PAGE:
In 1897, King Leopold II took advantage of the Brussels International Exhibition in Tervuren to promote his holdings of the Congo. The 1897 International Exhibition piqued scientific interest in the people and animals of Central Africa, thus King Leopold II decided to build on his promotion of Congo. The Royal Museum of Central Africa was established in 1898 as a permanent museum and scientific institution responsible for mounting exhibitions for the Belgian public and encouraging the study of Central Africa.
The Sainsbury African Galleries in the British Museum in London display 600 objects from the greatest permanent collection of African arts and culture in the world. The three permanent galleries provide a substantial exhibition space for the Museum's African collection comprising over 200,000 objects. A curatorial scope that encompasses both archaeological and contemporary material, including both unique masterpieces of artistry and objects of everyday life. A great addition was material amassed by Sir Henry Wellcome, which was donated by the Wellcome Historical Medical Museum in 1954.
Highlights of the African collection include the Benin and Igbo-Ukwu bronze sculptures, the beautiful Bronze Head of Queen Idia, a magnificent brass head of a Yoruba ruler from Ife, the Apapa Hoard from Lagos, southern Nigeria, a dozen exquisite Afro-Portuguese ivories, Asante goldwork from Ghana including the Bowdich collection, the rare Akan Drum from the same region in West Africa, a series of soapstone figures from the Kissi people in Sierra Leone and Liberia, the Torday collection of Central African sculpture, textiles and weaponry, important material from Ethiopia following the British Expedition to Abyssinia, the unique Luzira Head from Uganda, excavated objects from Great Zimbabwe and satellite towns such as Mutare including a large hoard of Iron Age soapstone figures, a rare divining bowl from the Venda peoples and cave paintings and petroglyphs from South Africa.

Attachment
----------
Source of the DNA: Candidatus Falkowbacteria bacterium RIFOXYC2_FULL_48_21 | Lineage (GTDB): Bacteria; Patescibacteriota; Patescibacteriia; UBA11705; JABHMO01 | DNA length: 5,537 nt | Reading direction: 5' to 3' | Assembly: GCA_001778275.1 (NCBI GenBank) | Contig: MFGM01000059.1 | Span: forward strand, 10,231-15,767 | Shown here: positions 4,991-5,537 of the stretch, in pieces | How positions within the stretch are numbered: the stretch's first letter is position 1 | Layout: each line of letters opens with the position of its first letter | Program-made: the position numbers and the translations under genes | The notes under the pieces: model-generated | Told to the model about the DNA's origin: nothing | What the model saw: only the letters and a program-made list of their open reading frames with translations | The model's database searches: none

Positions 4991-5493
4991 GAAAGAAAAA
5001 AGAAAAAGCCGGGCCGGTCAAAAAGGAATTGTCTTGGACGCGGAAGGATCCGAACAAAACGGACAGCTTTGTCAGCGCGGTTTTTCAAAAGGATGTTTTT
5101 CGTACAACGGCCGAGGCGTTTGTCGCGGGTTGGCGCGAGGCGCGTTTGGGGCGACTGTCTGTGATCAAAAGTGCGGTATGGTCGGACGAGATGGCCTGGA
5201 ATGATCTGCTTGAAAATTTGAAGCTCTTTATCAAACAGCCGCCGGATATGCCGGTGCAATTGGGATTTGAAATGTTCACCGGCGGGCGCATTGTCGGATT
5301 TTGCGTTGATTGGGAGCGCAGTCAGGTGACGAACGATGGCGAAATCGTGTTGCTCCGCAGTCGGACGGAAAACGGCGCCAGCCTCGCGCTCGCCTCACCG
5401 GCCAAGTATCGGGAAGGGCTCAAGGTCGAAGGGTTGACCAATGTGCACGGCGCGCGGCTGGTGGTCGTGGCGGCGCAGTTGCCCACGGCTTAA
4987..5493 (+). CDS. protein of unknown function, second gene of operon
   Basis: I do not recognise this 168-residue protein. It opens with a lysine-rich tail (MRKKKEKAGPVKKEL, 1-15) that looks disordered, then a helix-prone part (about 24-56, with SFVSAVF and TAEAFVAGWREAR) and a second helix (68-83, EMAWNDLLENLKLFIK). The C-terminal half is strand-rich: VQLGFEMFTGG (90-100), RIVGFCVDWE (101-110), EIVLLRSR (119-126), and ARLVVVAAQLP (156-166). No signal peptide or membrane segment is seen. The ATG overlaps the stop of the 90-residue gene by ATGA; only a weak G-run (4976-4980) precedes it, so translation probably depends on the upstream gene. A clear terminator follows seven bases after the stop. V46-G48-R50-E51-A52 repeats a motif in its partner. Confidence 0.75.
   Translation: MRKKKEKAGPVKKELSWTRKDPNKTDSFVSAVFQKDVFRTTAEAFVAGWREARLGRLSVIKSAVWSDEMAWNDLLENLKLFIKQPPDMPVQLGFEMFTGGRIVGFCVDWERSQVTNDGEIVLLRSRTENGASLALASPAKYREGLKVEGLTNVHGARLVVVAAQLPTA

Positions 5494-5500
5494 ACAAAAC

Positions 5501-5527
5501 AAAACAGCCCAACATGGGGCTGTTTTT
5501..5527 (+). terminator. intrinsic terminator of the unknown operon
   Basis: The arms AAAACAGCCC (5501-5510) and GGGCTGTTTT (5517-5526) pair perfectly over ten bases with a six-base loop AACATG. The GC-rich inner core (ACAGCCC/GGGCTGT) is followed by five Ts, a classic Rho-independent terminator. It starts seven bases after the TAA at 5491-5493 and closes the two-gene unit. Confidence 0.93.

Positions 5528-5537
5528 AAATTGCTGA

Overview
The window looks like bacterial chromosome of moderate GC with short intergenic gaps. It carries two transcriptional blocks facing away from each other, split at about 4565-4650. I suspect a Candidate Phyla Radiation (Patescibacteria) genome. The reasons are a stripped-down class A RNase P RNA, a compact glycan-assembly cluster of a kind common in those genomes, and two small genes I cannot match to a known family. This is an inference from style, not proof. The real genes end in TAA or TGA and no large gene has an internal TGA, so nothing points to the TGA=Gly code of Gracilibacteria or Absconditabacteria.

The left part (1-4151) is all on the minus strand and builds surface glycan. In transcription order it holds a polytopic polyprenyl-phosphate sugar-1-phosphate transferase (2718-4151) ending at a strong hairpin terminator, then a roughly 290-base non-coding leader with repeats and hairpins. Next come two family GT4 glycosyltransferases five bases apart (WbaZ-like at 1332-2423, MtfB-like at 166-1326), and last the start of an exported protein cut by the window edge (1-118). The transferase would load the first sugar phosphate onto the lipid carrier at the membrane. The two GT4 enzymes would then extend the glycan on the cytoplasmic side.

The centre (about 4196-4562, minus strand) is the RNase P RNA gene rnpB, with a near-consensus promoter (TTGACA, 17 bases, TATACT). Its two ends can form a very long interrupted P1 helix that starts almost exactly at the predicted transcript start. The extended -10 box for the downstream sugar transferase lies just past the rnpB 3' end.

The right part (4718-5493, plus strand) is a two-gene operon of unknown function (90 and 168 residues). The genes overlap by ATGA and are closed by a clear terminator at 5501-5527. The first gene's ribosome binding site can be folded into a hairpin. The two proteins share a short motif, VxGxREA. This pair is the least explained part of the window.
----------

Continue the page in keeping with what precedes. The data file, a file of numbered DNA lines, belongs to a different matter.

The Benin Bronzes were seized by a British force in the Benin Expedition of 1897 and given to the British Foreign Office. As Paula Girshick Ben-Amos, a professor of anthropology and African Studies at Indiana University, states in The Art of Benin, “art of the Benin Kingdom came to public and scholarly attention in the West in 1897 when members of a British Punitive Expedition brought out thousands of objects as war booty.”2
Around 200 of the bronzes were passed on to the British Museum, while the remainder were divided among a variety of collections, with the majority being purchased by Felix von Luschan on behalf of the Königliches Museum für Völkerkunde in Berlin (the present-day Ethnological Museum). In 1936, Oba Akenzua II began the movement to return the corpus of objects now known in modern discourse as the 'Benin Bronzes'.
Musée d'Ethnographie du Trocadéro